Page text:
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  • Alistair Braidwood

Tell Laura I Like Her…

I’ve had quite a few chats recently, on-line and off, about the merits of the work of Laura Fraser. They resulted from her appearance in Small Faces which was one of last month’s ‘You Have Been Watching’ featured films (see You Have Been Watching…Small Faces) and my claim was that she is an underrated actor who hadn’t been seen nearly enough in recent years. With impeccable timing two new Scottish drama’s premiered last week BBC 1’s Single Father and BBC3’s Lip Service, both of which feature Laura Fraser.

Fraser often plays the conscience of the dramas in which she appears, and is often the character who is the catalyst for change in others. There is something about her that suggests dependability. Even when her characters’ life is in turmoil she is there for others. In Small Faces she is wise beyond her years, and in other Scottish features such as The Flying Scotsman and 16 Years of Alcohol, she ‘saves’ the male lead. Even in medieval blockbuster A Knights Tale, she manages to keep her head when all around her are dancing to David Bowie.

I think that it is high time that Laura Fraser was given her due. Yes she has appeared in The Match and Kevin and Perry Go Large, but then Bobby Carlyle has been in Plunkett and Macleane and The Stone of Destiny (a contender for the worst Scottish film of all time), and Peter Mullan recently graced the Roman/Gothic gubbins that was The Last Legion, and nobody thinks the less of them for it. Even when appearing in something that is not perhaps the best of quality (such as Nina’s Heavenly Delights) Fraser always delivers a stand out performance.

To understand what I mean take a look at the new BBC dramas mentioned above. In Single Father, which was almost unbearable to watch at times such was its emotional impact, Fraser plays the recently deceased wife of David Tennant (who is proving to be a quite phenomenal actor). Appearing mostly in flashbacks, she has little screen time but manages to convey her importance to husband and family; a key role as the audience has to believe the depth of his awful grief. Single Father is worth anybody’s time as the script, and particularly the central performances, are moving, surprisingly subtle, and engaging.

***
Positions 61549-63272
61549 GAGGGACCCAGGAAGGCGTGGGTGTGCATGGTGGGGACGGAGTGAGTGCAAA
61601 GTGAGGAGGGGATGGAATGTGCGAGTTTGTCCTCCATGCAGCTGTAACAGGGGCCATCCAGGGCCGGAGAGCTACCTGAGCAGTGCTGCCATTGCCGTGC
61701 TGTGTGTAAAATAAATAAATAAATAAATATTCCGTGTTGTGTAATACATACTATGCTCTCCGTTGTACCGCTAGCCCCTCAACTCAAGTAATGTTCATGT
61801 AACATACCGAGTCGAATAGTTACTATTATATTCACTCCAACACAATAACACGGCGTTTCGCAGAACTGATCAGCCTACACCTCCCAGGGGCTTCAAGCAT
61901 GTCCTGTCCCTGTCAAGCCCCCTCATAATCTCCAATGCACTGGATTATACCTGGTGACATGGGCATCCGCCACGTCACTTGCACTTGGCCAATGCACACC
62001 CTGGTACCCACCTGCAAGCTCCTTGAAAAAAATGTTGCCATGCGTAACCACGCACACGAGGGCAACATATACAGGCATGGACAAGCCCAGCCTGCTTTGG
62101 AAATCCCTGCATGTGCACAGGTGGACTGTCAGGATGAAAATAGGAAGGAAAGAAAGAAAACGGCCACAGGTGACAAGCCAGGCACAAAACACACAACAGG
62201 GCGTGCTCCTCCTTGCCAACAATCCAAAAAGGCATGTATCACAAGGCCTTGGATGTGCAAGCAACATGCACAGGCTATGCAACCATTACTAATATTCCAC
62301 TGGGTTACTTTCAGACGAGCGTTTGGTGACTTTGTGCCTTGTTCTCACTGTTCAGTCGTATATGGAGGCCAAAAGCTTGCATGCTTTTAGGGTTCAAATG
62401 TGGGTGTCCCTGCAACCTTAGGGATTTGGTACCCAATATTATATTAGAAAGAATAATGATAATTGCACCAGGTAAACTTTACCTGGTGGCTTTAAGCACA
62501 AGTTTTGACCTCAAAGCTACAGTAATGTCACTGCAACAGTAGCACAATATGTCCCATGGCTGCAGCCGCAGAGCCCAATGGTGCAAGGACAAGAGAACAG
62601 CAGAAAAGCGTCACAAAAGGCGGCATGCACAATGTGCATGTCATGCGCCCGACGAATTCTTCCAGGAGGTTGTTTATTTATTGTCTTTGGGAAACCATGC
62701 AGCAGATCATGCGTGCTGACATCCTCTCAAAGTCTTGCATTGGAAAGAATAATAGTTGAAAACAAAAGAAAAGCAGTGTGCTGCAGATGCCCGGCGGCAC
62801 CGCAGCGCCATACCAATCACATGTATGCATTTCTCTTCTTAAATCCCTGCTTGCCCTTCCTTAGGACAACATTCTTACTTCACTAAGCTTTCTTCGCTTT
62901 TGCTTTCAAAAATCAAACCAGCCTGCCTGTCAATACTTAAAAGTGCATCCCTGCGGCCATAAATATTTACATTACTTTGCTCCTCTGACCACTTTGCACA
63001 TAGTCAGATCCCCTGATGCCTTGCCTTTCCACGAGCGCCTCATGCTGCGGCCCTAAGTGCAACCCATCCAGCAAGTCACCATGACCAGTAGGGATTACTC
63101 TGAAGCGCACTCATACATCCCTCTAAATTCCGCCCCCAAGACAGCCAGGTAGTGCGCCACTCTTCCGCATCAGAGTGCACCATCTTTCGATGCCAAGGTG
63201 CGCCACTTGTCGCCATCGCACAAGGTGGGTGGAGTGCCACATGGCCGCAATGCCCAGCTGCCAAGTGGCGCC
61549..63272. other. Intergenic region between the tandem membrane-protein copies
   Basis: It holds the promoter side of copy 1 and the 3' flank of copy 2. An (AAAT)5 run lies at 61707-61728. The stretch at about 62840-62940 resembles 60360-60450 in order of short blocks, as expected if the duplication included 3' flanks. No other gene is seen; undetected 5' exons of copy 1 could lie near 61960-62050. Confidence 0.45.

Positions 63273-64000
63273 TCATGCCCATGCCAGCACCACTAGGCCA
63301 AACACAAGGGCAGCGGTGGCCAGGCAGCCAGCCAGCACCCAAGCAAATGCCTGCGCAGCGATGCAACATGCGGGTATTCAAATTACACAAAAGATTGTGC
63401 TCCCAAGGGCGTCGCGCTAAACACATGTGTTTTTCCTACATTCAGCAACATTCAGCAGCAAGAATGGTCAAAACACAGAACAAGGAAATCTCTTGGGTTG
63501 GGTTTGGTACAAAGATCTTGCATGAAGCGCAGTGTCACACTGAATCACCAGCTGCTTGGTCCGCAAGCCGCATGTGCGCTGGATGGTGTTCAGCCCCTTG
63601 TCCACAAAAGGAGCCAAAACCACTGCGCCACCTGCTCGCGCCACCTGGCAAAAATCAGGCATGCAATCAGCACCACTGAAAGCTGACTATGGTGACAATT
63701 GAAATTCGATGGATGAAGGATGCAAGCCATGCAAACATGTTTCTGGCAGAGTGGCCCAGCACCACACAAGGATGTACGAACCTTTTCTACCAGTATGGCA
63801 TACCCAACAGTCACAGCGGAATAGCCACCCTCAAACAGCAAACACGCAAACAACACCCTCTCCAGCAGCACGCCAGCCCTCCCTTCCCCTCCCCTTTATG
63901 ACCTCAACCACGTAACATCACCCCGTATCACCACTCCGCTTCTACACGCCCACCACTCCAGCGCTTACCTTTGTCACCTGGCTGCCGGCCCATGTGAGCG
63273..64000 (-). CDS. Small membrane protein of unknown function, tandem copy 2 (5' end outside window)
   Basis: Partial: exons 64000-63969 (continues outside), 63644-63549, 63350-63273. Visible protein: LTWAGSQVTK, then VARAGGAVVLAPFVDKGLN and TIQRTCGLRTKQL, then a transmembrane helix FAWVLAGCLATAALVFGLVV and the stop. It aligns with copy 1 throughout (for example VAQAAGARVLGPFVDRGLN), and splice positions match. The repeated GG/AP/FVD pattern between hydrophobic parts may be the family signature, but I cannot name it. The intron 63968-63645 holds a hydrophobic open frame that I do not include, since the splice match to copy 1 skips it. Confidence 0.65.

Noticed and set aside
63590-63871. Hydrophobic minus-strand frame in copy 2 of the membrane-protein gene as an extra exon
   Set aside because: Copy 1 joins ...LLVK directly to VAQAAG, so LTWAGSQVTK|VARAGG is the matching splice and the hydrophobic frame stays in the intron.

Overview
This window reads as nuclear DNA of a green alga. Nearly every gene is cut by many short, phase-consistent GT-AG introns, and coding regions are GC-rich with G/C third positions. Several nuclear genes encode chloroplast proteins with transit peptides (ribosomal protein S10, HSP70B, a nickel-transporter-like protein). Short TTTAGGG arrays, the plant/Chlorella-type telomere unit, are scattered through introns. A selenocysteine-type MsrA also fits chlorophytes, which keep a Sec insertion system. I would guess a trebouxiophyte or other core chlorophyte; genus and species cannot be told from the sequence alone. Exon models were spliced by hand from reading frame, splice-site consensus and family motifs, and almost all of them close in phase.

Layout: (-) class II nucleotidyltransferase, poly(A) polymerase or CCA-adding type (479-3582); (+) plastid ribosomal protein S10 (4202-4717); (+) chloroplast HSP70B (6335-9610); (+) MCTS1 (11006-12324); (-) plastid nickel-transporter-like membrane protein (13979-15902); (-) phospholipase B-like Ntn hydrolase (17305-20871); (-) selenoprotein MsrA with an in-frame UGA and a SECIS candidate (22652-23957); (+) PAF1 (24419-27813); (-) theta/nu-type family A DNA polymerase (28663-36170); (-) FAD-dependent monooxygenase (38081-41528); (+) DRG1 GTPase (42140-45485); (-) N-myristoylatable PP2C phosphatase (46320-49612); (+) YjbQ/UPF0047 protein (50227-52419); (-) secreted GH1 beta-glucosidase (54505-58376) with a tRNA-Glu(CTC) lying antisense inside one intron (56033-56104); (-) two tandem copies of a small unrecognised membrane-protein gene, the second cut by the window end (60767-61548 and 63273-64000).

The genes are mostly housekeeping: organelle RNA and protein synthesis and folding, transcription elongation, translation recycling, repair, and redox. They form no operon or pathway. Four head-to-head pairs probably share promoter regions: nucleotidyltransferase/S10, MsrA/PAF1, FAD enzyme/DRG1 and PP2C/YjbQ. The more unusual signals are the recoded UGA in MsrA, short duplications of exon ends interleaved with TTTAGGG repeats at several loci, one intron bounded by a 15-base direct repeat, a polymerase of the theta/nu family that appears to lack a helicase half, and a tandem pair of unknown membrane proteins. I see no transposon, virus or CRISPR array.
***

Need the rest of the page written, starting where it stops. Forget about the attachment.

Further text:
Lip Service is none of these things, and if the first couple of episodes are anything to go by, Laura Fraser is the only one who is actually called on to act or show any emotional depth. The central character of Frankie, played by Ruta Gedmintas, is so spectacularly unlikeable that it may just be the greatest performance of the year. She channels Kevin the Teenager and Shane McCutcheon, a remarkably similar character from The L Word, the Showtime drama which was obviously another influence. I think that Lip Service wants to be a lesbian Queer as Folk, but in terms of the writing and characterisation they are poles apart and, perhaps most importantly, Lip Service is nowhere near as brave. Not surprising when you discover that writer Harriet Braun’s other credits include Hotel Babylon. Like that show it is glamorous and vacuous, and, while that will be enough for some, it all feels a bit clichéd. Perhaps I’m being overly harsh, and I realise it is a considerable success that a lesbian drama should be made at all, but when the chance arrives the result should be better than this. Special mention must go to the sex scene in the morgue, complete with cadaver on table, which is laughable, and not in any good way.

Here are a couple of trailers for Single Father and Lip Service. Single Father is worth watching although it is not always easy. Lip Service is only worth watching for Laura Fraser:


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